• 76ersdoubletank - Aug 20, 2014 at 10:21 AM

      Help Him*….or me, for that matter.

      • misremembered72 - Aug 20, 2014 at 10:27 AM

        There are some financial incentives. I know it sounds stupid to say stuff like they’re expanding their brand but just look at Kobe, he’s treated like royalty in China and other parts of the world. I’m sure he makes quite the paycheck from his overseas popularity.

  3. philyeagles5 - Aug 20, 2014 at 7:15 PM

    Start paying them and they might stay. It’s not really worth it.

  4. arrondior - Aug 21, 2014 at 10:50 AM

    At the end of the day, I think there is also the perception that Gold for USA is automatic. I know international play has gotten much better, but could any international team beat the NBA’s championship team? I don’t think so.

    • muhangis - Aug 22, 2014 at 2:54 AM

      Do you remember the 2004 USA Olympic team (“Dream Team V”, supposedly) with a prime Tim Duncan and a prime Allen Iverson?? Not to mention LeBron, Wade, Carmelo, Amar’e, Marbury, Boozer, and Marion were on that team.

      It was the Nightmare in Athens, they couldn’t even win a bronze medal. So in answer to your question, yes.

      • arrondior - Aug 25, 2014 at 5:41 PM

        There were a lot of things wrong with that team. Wade, Carmelo, and Lebron were really young and struggled. Iverson dominated the ball and shot 37% from the field, He wasn’t the only one who shot poorly. Infact, I can’t think of a player who shot above 45% on that team. If you really look at the roster, before anyone shot the ball, it was one of the most poorly constructed and lightest on talent of all the US teams up until that point and after. After that, US teams beat their competitors by a margin of at least 30! USA has won gold every year except 2004 since 1992. And even in 2004, they won bronze.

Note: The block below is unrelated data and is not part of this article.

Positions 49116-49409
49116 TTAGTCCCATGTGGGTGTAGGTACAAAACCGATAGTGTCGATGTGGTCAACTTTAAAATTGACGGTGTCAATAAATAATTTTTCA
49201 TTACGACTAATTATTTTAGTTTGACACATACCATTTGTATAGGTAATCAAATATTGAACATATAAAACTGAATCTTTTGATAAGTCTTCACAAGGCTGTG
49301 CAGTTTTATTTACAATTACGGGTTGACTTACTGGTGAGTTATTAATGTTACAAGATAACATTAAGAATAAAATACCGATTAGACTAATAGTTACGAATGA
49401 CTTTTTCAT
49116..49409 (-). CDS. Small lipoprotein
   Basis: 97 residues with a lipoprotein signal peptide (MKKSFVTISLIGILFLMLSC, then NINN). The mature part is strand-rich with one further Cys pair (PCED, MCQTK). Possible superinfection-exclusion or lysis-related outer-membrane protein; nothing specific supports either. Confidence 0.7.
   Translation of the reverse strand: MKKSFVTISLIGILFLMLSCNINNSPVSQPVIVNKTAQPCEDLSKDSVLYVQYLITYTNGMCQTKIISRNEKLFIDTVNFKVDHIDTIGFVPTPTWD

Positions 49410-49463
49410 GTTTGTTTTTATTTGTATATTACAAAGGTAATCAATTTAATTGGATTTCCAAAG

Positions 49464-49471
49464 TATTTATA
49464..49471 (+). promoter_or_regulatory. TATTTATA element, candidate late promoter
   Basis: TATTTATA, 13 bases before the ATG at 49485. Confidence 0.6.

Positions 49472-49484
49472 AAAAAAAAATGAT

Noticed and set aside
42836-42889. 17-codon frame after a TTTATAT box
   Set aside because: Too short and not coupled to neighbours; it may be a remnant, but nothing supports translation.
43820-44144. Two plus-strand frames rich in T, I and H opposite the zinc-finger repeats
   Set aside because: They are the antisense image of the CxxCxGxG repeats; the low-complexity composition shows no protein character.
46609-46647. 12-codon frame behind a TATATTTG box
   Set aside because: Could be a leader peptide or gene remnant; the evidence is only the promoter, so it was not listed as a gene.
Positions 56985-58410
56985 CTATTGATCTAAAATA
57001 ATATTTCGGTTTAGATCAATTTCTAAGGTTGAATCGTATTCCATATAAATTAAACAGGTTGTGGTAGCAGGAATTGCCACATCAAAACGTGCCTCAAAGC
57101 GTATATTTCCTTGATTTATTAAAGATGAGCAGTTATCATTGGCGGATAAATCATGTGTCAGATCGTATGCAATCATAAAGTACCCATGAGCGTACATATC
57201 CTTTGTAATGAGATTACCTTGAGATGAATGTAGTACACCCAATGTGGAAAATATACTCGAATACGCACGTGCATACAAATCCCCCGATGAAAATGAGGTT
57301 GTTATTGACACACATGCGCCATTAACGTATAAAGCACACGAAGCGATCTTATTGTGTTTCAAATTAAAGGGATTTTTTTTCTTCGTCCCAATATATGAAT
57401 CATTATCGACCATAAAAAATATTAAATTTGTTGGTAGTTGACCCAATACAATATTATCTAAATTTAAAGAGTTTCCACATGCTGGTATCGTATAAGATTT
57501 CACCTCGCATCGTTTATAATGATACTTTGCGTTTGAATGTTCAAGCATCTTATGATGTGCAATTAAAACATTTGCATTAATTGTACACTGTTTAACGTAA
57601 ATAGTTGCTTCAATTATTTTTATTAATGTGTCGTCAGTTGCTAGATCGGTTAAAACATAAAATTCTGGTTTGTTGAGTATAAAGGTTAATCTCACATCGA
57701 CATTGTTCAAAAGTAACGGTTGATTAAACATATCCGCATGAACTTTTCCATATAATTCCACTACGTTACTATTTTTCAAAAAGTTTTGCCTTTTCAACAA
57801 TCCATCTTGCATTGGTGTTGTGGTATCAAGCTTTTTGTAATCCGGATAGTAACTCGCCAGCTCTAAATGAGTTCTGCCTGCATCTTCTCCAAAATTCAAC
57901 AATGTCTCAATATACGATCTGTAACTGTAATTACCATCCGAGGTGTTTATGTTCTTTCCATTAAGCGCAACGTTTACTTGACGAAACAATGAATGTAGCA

5. lacolem1 - Aug 21, 2014 at 7:25 PM

    He shouldn’t have committed in the first place. That’s what’s irking people about this ‘rest’ bull, and why a lot of us don’t believe it. I mean, it’s his right to not participate. Plenty of stars chose not to. But they did so a while back, and certainly not AFTER participating in practices and being touted as team centerpieces. There were no expectations for them.

    Personally, I believe it’s for financial reasons. Once again, it’s his right. He’s played for USA basketball plenty the last 8 years, and owes no more. But if I hear one more writer or fan saying “KD is a saint and so humble….”…

Leave Comment

You must be logged in to leave a comment. Not a member? Register now!

Top 10 NBA Player Searches
  1. D. Rose (2076)
  2. L. James (1837)
  3. K. Irving (1656)
  4. K. Bryant (1653)
  5. J. Smith (1427)